Bright red garments, gold embroidery and colourful accessories would normally have been the mode du jour for Thailand’s ethnic Chinese celebrating Lunar New Year on Jan 28.

Striking colours, especially red, are believed to ward off evil spirits and bring good fortune.

But this year, donning colourful clothes could be seen as disrespectful in a country where many are still wearing black, white or grey as a sign of mourning for King Bhumibol Adulyadej, who died on Oct 13 last year.

The traditional mourning period of 100 days ended on Jan 20 but the transition back to colour has been slow.

The year-long mourning for government officials is not mandatory for all Thais, but most people shopping for new clothes in Bangkok are still in monochrome.

Bangkok resident Suvannee Suttilertkun said she would be wearing a black traditional dress with gold embroidery for Lunar New Year.

“It is because we still have to show respect that we are mourning King Rama IX,” she said, referring to King Bhumibol by his formal title.

Red is everywhere.

Clothes are predominantly in red.

King Bhumibol was the world’s longest-reigning monarch after seven decades on the throne and was revered as semi-divine by many Thais. He was succeeded by his son, King Maha Vajiralongkorn, in December.

Some Thais, like Tanagrit Leartskritanapa, have chosen to stick with bright red for Lunar New Year.

“Most of the people understand this is for Chinese New Year, that we have to wear bright auspicious colours to bring luck into our lives,” the 60-year-old said.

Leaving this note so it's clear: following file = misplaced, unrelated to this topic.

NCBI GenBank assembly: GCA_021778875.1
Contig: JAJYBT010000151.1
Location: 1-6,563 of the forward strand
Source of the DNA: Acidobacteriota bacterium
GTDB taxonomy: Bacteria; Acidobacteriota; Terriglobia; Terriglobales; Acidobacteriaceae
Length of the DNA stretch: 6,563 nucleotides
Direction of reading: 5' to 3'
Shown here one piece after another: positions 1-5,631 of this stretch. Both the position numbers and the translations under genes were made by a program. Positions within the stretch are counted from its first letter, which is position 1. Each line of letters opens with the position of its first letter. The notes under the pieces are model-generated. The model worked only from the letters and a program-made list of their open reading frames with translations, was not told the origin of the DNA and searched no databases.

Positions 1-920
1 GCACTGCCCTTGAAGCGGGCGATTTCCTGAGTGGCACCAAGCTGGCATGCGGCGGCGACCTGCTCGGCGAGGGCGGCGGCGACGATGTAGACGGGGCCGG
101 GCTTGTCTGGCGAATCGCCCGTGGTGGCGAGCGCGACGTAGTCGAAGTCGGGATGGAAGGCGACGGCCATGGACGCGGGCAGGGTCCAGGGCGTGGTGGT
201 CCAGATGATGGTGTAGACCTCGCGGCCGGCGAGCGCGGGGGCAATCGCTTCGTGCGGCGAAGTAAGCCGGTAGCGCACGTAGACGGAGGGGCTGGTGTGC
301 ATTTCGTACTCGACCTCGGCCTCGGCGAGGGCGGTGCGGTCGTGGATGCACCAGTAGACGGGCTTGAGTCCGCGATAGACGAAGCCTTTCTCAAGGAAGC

“At the same time, deep in our hearts, we feel sorrow and we don’t forget our king, because he’s still living in our hearts.”

Here, let me help.

Here, let me help.

Many shopkeepers in Chinatown said there had been a drop in sales of red clothes, but they have offered more alternatives in gold, silver and black.

Ethnic Chinese number more than 9.3 million in Thailand, making up about 11% of the population, according to 2012 data quoted by the Institute for Cultural Diplomacy, an international body based in Berlin.

But the numbers exclude those of partial ethnic Chinese ancestry, who also consider themselves to be Thai Chinese and celebrate Lunar New Year.

A woman sells colorful clothes ahead of Chinese New Year celebration in Bangkok, on Jan 23, 2017. Photo: Reuters/Jorge Silva

So much to choose from. Photo: Reuters/Jorge Silva

S.P. Somtow, a Thai-American author and social critic, said most Thai Chinese speak Thai and are well-integrated in society. He did not think wearing red would cause tension during the festive season.

“The mourning for a year is not mandatory, and people know that Chinese New Year is coming. It is a big thing here,” he said. – Reuters/Yiming Woo